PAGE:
DOVER — Just off Dover Hill Road sits the future site of a solar array, if all goes according to plan. "It's a landfill in the same parcel as the transfer station and the snowplow garages," said Ralph Meima, director of project development at Green Lantern Group, a Waterbury-based developer of clean, distributed energy solutions. The capped landfill closed in 1992, according to Dover Select Board meeting minutes from Dec. 12.
STRATTON, Vt. (AP) — Cross-country skiers training with Stratton Mountain School are contenders for spots on a United States team heading to Pyeongchang County, South Korea, for the Winter Olympics in February. But that’s not much of a surprise to those who work with the athletes. “Usually, we have three to six people make the Olympics,” said Sverre Caldwell, SMS Nordic Program director, who has been with the school since the 1980s.
BROOKLINE — A nonprofit devoted to getting people off of psychotropic medications is committed to calling this small town home. "It's a really healing, very peaceful, energetically a very rich place," said Beatrice Birch, founder of Inner Fire. "We have a beautiful brook that runs through the property and just the woods. It's mostly woodland then we have an open field and some gardens. In order for people to get in touch with themselves, they need to get away from the business of society."
Muck Rack makes it simple to find people, tweets, or articles that mention any name, keyword, company, hashtag etc. We've compiled this guide to help you make the most of your search.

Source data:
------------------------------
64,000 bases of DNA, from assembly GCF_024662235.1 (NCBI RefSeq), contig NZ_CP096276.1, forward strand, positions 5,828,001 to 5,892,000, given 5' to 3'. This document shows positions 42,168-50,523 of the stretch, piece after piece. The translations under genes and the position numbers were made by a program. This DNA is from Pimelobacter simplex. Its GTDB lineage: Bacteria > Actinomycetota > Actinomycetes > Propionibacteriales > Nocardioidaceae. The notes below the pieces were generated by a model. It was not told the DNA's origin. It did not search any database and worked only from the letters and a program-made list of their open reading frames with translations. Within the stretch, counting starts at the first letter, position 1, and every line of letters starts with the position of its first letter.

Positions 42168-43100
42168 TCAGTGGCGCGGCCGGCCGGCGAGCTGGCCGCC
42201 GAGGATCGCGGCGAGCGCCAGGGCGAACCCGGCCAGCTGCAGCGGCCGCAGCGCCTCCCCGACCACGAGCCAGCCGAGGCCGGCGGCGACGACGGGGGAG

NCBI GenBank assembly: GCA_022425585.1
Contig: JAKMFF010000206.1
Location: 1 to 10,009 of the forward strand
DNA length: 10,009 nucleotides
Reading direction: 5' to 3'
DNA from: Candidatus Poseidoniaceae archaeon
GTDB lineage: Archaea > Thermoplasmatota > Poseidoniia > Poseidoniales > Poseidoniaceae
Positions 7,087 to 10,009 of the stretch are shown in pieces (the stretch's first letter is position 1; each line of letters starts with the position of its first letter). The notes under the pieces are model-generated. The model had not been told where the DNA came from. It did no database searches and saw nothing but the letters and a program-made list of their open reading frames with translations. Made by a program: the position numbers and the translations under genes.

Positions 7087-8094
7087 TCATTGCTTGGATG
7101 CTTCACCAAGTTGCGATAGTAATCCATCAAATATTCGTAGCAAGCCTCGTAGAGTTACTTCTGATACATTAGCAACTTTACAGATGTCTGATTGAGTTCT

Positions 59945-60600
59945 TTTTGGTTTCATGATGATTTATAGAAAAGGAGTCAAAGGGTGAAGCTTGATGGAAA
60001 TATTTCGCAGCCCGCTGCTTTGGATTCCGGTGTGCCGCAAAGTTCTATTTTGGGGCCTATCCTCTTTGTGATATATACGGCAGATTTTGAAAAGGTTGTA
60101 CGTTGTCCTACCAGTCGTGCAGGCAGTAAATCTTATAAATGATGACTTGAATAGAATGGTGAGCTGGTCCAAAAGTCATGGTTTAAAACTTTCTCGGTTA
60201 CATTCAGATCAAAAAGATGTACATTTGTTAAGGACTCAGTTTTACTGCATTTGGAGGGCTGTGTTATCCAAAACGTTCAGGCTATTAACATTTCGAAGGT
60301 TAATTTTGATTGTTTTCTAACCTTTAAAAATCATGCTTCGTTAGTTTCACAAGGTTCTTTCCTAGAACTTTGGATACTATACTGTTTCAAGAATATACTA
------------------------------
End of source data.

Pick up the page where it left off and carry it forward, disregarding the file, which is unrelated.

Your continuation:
Selecting a term
Start searching tweets, articles from media outlets, articles mentioned in tweets, journalists'
names, titles and bios with some suggested searches:
Companies or Topics (e.g. iPhone, Microsoft)
Phrases (e.g. "cloud computing") — use quotes to keep the terms together
Twitter handles (e.g. @username) — returns those who have mentioned or replied to
Names (e.g. "David Pogue")
Hashtags (e.g. #sxsw, #london2012)
Bio details (e.g. vegan, Olympics, father)
Muck Rack's Advanced Search allows for many boolean operators.
Find results that mention multiple specified terms, use AND or
+. For example, ensure each result contains both Elon Musk and Mark Zuckerberg by
searching Musk AND Zuckerberg or Musk + Zuckerberg.
Use the operators OR or , to broaden your search when you'd like either of
multiple terms to appear in results. (This is the default behavior of our search when no operators
are used). For example, results will contain either cake or cookie by searching cake OR cookie or cake,cookie
Use NOT or - to subtract results from your search. For
example, searching Disney will yield results about the Walt Disney Company as well as Walt Disney
World Resort. To exclude mentions of Disney World, search for Disney -World or Disney
When using one of these operators with a phrase, enclose it in quotation marks. For example, you can
find results about smartphones excluding Apple's iPhone 4S by searching smartphone -"iPhone
Exact case matching or punctuation
If you're searching for a brand name or keyword that relies on specific punctuation marks or capitalization, you can
find results that match your exact query by adding matchcase: before the keyword you're searching for, like matchcase:E*TRADE .
Use parentheses to separate multiple
boolean phrases. For example, to find journalists talking about having fun in Disney World or
Disneyland, search for ("disney world" OR disneyland) AND fun.
An asterisk can be used to search for any variation of a root word truncated by the asterisk. For example, searching for admin* will return results for administrator, administration, administer, administered, etc.
A near operator is an AND operator where you can control the distance between the words. You can vary the distance the near operation uses by adding a forward slash and number (between 0-99) such as strawberries NEAR/10 "whipped cream", which means the strawberries must exist within 10 words of "whipped cream".